Explore how tax-exempt groups active in the 2010 election spent millions of dollars on campaigns, sometimes reporting less political spending to the Internal Revenue Service than they did to election officials.
An interactive chart showing the share of all contributions given by the top ten donors to each of the 12 largest super PACs.
The ProPublica Pair Programming Project - or P5 - is a program to open the ProPublica News Apps desk to newsroom coders who want to work on a ProPublica project, or to finish a project of their own, from the ProPublica offices in New York.
We’re very pleased to announce that the John S. and James L. Knight Foundation has made a grant to support ProPublica’s news applications desk. The grant will support and enhance our ongoing efforts in what we call “news applications,” which we believe represent an emerging discipline within journalism.
Obama administration assertions about the number of civilians killed by U.S. drone strikes have varied widely. We charted every claim we could find.
We contacted every state to see how they are spending the money they received from the foreclosure settlement. Here’s the most comprehensive breakdown available anywhere.
From phone hacking to bribery, the corruption at News International has involved many players—increasingly, ones close to Rupert Murdoch. We’ve mapped out the players involved in this growing debacle, organized by their proximity to Rupert Murdoch, James Murdoch and other senior staff.
As the terrain and debate around national security shifts, we took a look back at some of the most controversial elements of George W. Bush’s national security policy, to see how much has changed under Obama – and how much has stayed the same.
Report your findings in over 160 News Corp. internal emails released today
ProPublica obtained data about the performance of more than 5,000 U.S. dialysis clinics. Our Dialysis Facility Tracker allows patients to compare clinics on such measures as patient survival, infection control, hospitalization rates and transplant rates.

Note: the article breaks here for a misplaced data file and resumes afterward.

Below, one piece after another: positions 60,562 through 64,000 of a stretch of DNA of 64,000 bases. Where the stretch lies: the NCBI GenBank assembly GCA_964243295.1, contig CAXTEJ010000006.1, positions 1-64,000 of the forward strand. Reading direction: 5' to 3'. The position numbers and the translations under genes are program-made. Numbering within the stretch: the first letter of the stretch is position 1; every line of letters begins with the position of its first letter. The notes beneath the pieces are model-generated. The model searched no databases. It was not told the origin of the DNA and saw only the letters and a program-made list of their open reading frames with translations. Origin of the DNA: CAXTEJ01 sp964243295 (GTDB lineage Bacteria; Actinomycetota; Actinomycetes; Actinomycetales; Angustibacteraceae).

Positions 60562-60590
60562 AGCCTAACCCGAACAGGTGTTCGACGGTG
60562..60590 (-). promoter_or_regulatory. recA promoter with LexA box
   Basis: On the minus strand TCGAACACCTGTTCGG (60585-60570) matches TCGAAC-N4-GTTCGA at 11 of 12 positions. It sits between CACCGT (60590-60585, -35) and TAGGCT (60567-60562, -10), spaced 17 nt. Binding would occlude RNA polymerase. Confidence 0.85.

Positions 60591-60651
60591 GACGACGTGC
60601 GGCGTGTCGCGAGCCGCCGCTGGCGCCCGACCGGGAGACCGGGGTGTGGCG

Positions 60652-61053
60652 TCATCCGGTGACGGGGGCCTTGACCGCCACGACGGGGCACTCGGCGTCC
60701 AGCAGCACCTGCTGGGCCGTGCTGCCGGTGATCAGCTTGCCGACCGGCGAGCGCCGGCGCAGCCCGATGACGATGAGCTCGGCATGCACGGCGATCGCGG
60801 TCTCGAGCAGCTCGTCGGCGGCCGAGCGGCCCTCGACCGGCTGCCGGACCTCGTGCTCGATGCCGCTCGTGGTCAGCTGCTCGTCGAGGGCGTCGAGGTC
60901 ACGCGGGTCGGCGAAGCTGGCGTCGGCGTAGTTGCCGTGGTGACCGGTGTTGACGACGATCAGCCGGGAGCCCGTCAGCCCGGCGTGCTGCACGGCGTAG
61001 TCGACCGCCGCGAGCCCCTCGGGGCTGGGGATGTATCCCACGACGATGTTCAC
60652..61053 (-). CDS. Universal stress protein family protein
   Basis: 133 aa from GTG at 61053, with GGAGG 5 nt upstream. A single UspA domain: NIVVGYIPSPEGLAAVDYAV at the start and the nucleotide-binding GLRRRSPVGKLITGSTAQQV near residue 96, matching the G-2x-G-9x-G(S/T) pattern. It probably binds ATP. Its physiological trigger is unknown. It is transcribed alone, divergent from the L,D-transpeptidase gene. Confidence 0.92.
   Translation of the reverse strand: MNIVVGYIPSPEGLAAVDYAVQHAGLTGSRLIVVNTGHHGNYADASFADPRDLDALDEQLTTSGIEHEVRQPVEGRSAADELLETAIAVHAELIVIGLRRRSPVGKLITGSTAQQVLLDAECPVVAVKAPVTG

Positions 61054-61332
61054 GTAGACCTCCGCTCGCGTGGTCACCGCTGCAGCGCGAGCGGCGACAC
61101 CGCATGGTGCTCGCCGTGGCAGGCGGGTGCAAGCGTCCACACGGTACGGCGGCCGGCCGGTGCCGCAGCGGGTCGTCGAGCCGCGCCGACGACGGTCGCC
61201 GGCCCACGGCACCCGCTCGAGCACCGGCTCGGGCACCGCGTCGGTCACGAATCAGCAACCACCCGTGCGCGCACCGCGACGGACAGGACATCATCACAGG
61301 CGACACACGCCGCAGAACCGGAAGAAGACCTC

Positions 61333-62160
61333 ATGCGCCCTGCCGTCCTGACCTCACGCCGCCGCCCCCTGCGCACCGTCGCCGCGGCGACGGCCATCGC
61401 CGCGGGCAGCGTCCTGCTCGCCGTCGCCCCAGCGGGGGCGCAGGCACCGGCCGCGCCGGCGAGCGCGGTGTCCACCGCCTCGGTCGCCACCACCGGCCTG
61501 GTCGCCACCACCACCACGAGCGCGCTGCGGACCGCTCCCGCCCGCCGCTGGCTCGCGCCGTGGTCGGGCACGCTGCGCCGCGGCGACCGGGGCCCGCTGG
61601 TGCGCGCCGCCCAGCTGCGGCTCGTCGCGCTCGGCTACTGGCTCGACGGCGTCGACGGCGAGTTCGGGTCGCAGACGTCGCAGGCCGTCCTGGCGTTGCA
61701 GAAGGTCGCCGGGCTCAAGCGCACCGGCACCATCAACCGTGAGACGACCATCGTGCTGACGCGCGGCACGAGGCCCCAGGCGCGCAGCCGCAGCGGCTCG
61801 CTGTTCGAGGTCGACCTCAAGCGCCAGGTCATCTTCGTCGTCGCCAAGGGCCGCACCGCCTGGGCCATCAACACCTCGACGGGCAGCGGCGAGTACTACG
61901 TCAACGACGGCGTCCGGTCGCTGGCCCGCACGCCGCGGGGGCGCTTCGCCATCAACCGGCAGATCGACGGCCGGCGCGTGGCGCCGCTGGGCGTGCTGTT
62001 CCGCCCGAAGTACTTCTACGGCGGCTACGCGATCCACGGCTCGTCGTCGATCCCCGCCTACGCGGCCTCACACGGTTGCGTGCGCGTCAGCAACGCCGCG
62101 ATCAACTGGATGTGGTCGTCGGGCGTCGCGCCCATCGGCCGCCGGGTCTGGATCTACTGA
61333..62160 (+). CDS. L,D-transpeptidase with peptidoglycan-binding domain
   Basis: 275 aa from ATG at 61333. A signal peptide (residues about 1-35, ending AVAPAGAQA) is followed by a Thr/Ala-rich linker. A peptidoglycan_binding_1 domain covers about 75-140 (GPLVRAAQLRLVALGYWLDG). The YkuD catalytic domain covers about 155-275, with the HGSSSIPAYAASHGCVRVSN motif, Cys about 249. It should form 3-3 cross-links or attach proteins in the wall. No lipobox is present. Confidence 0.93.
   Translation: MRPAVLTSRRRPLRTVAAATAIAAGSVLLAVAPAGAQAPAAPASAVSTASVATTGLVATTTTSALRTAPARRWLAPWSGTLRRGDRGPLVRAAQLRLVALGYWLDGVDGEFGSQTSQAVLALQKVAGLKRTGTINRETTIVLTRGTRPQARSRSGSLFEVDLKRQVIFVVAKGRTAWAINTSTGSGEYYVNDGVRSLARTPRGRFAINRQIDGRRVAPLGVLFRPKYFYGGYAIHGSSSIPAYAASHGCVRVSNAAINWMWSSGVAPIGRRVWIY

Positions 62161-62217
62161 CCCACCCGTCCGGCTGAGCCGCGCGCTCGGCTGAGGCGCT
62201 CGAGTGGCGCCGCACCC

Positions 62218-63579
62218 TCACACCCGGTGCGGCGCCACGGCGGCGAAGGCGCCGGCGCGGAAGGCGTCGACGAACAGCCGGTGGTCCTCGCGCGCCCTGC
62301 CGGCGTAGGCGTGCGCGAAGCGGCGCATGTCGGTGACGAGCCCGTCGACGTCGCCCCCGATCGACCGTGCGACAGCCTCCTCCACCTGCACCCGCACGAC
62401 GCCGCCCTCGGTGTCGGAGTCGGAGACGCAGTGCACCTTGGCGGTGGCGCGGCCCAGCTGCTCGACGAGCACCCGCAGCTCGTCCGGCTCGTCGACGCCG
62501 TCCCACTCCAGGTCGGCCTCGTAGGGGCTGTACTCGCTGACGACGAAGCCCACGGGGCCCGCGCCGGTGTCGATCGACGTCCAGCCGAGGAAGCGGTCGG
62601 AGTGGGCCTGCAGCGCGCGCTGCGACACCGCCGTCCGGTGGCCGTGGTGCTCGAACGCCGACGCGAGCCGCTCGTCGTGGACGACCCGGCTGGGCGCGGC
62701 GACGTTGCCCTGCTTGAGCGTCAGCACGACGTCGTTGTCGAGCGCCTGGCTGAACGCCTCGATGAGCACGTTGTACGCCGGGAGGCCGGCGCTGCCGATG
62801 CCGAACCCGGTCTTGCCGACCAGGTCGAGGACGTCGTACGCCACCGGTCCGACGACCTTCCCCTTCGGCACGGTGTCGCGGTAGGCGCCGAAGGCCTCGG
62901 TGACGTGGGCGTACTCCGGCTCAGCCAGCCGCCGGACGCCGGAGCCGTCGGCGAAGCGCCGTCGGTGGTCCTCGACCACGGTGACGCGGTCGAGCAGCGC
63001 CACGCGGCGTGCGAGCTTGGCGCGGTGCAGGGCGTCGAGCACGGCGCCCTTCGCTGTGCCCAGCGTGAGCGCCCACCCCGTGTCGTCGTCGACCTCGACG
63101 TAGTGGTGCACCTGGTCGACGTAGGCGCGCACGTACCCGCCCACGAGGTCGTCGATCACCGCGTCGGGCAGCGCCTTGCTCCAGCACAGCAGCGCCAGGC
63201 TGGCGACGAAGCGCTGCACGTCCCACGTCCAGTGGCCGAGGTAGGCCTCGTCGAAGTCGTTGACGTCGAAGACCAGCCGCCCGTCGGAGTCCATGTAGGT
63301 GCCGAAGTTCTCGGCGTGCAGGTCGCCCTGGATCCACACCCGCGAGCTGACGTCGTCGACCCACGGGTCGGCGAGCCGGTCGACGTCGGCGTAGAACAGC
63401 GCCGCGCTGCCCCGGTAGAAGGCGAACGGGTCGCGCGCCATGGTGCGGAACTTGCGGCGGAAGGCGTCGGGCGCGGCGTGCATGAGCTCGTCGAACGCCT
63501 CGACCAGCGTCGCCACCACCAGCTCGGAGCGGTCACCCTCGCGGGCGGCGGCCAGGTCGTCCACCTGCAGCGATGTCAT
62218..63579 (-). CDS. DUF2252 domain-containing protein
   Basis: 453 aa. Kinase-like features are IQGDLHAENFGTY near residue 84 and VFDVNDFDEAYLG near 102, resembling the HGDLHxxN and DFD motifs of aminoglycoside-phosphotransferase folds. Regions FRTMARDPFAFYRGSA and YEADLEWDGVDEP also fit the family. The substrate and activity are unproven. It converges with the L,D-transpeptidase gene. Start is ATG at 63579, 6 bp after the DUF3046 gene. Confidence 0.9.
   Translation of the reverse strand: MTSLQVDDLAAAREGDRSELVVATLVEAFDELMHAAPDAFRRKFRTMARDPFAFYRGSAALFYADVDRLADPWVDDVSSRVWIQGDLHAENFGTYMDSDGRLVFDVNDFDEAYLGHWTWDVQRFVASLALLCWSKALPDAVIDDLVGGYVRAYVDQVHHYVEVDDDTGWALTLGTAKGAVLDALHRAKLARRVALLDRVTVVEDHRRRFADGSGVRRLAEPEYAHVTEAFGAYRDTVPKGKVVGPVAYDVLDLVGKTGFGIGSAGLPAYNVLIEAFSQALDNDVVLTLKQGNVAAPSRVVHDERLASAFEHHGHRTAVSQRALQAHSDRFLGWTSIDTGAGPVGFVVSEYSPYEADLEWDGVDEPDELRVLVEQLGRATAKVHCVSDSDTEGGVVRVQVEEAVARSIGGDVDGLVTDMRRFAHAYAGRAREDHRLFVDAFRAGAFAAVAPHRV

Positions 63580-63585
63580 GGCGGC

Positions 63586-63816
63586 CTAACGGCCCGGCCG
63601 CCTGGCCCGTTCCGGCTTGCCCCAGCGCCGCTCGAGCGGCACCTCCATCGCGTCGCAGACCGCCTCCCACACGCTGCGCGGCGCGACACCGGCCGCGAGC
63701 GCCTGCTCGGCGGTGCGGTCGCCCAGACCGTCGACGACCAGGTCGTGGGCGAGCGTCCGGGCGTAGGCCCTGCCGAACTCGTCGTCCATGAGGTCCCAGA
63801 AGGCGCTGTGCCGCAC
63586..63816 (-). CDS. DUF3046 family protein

Open Source code doesn’t always come in big complex packages. At ProPublica we sometimes share small, simple snippets of using GitHub “Gists.” These Gists rarely have documentation and don’t even always have names, but they can be super-useful. Here are some we’ve shared over the past few years.
Many have been detailing the vast sums being raised by the presidential candidates and the super PACs supporting them. But where are all those millions being spent?
Our Tangled Web graphic shows the 200 biggest recipients of expenditure money from the five major presidential campaigns (Gingrich, Obama, Paul, Romney and Santorum), as well as from major super PACs, from around the middle of 2011 through February, 2012.
Today we released a font that you can use to include small state map shapes as a design element in a web application. It’s called StateFace.
Over the past few weeks we've done a lot of thinking about timelines. We made one that recounted the history of FDA fines levied on the Red Cross, another one that traced the changing government approach to fracking, and finally one that described the day-by-day unfolding of the Komen/Planned Parenthood debacle. Each was pretty different and went through multiple iterations before arriving at its final form. Here's the story behind each one -- the thinking, planning, and building of each timeline, complete with some of the approaches we rejected along the way.
A timeline of the Obama administration’s aggressive campaign against government leakers.
On Tuesday we published a graphic that looks at six variations of a single email sent out by the Obama re-election campaign last Thursday night.
This all started when fellow news nerd Dan Sinker got an email from the campaign on the same night his wife did and noticed that although they were both apparently from the same person at the campaign — Julianna Smoot — the e-mails had subtle differences. So Dan set up a Google form and asked his Twitter followers to send in their own examples of the “Smoot Email.”
At ProPublica, we’d been wanting to dig more deeply into how “big campaign data” works so we struck a deal with Dan: He’d share his database with us and we’d help analyze and visualize it.
Of course, it was far from a valid sample, but we thought analyzing the data would yield interesting observations if not statistically significant conclusions.
ProPublica hosts newsroom developers -- or developers who want to see what it's like to work in news -- for 3-5 day job shadowing residencies called the ProPublica Pair Programming Project, or P5.
Use ProPublica's data -- cleaned, categorized and often created from multiple sources -- in your reporting and research.